AskMen posted a fascinating article about the dos and don’ts of dry cleaning. You can read the whole thing right here. In short, whenever you get your suits dry cleaned, you’re ruining your clothes.
Machine wash and hang your dress shirts yourself. If you have to use the dry cleaners, ask for hand ironing instead of machine pressing. Don’t forget to put the kibosh on any starch, that shortens the lifespan of the shirts.
With your suits, only dry clean them once a season, or four times a year. Any more than that, and you’re putting undue strain on the fibers of the suit. Clean any minor spots and stains by hand in-between cleanings. And steam your suits to get the wrinkles out. You can do that with a clothes steamer, which you can find at any bath and kitchen store. If you’re feeling really, really rushed, we’ve known some people who will hang their suit in the bathroom, turn the shower on at maximum heat and close the door for a couple of hours! Don’t do that. Just buy a steamer.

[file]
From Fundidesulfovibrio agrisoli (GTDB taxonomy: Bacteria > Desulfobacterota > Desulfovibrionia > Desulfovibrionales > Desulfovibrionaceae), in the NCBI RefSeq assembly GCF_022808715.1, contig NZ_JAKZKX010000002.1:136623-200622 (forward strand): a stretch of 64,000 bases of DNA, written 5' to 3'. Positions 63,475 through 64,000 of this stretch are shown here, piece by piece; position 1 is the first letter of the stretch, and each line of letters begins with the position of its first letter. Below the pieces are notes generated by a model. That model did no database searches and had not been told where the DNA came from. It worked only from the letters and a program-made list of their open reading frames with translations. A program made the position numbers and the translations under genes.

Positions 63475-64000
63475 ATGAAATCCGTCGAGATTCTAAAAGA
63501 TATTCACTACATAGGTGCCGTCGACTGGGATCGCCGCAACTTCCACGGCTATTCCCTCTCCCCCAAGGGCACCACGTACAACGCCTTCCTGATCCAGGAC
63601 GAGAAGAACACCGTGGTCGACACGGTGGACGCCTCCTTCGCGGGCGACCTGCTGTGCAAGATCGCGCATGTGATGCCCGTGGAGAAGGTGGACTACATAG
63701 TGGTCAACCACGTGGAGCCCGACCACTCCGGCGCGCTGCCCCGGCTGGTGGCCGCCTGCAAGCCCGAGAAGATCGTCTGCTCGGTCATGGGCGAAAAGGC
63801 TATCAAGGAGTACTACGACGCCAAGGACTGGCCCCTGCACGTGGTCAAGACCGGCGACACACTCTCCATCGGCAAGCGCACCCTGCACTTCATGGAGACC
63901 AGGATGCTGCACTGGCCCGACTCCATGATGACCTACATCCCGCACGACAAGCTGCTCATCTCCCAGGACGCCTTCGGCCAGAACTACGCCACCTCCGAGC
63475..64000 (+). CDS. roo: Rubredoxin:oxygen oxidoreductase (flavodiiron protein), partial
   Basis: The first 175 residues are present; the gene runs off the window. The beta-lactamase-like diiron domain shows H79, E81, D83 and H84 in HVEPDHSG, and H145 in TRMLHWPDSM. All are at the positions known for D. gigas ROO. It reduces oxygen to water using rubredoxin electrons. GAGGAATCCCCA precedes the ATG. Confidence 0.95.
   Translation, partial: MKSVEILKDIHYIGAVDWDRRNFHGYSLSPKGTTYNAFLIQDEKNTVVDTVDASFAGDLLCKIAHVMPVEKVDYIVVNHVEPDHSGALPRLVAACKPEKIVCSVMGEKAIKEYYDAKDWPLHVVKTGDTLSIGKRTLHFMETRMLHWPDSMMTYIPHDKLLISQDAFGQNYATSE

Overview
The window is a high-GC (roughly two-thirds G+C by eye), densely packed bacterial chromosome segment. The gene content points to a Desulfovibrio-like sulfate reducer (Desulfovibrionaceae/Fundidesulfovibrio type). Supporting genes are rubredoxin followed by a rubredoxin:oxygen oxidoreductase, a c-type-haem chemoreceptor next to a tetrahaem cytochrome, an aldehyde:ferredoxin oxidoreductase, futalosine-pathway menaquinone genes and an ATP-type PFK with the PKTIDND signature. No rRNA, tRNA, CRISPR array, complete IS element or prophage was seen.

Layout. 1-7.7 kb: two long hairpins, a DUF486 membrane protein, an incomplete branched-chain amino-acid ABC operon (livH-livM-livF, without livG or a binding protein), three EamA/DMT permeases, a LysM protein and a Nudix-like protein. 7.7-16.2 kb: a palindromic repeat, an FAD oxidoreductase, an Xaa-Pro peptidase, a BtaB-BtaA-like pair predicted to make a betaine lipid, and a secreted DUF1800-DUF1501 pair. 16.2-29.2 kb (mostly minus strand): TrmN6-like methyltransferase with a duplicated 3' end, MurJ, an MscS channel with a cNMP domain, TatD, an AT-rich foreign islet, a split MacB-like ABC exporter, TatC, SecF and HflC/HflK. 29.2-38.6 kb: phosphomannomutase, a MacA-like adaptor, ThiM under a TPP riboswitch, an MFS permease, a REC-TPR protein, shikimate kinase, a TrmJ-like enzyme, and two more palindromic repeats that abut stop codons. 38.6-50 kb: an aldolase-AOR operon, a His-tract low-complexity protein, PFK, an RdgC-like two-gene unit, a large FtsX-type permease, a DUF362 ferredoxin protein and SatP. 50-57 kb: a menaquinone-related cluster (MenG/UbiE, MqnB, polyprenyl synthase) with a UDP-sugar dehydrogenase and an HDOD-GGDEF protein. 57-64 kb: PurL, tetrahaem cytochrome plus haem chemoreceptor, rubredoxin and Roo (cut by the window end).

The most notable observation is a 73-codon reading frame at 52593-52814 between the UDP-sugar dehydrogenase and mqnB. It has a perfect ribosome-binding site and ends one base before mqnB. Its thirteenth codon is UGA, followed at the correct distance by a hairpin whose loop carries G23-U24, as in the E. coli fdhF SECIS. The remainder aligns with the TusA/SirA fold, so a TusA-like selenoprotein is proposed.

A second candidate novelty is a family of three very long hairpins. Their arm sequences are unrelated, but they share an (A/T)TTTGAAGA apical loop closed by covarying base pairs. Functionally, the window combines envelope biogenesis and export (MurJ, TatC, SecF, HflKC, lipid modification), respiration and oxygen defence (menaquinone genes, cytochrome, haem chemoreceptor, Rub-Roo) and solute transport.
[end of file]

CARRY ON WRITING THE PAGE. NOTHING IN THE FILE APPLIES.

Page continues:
If you did get something cleaned, look out for three signs of a bad cleaner: your clothes fit differently, your clothes look shiny and your clothes have mysterious, brand new indents. The shiny thing is the tricky part. We’ve all probably seen that and thought, “wow, it’s so clean, it’s shining!” No… The fabric’s been CRUSHED.
All of this got us thinking, of course, about the suits we make. Another wonderful benefit of a custom suit over an off-the-rack one is the sheer quality of the materials involved. The more “fine” the product, the more we tend to treat it with kid gloves. But in reality, that better product is hardier, made of sterner stuff and better designed. We should all take the advice of that AskMen column seriously, but if you’ve invested in a suit of a higher-caliber, that suit just might need less cleaning and last far, far longer. Which is why whenever we’re asked, “why custom?” we say, “It’s the difference between good and great!”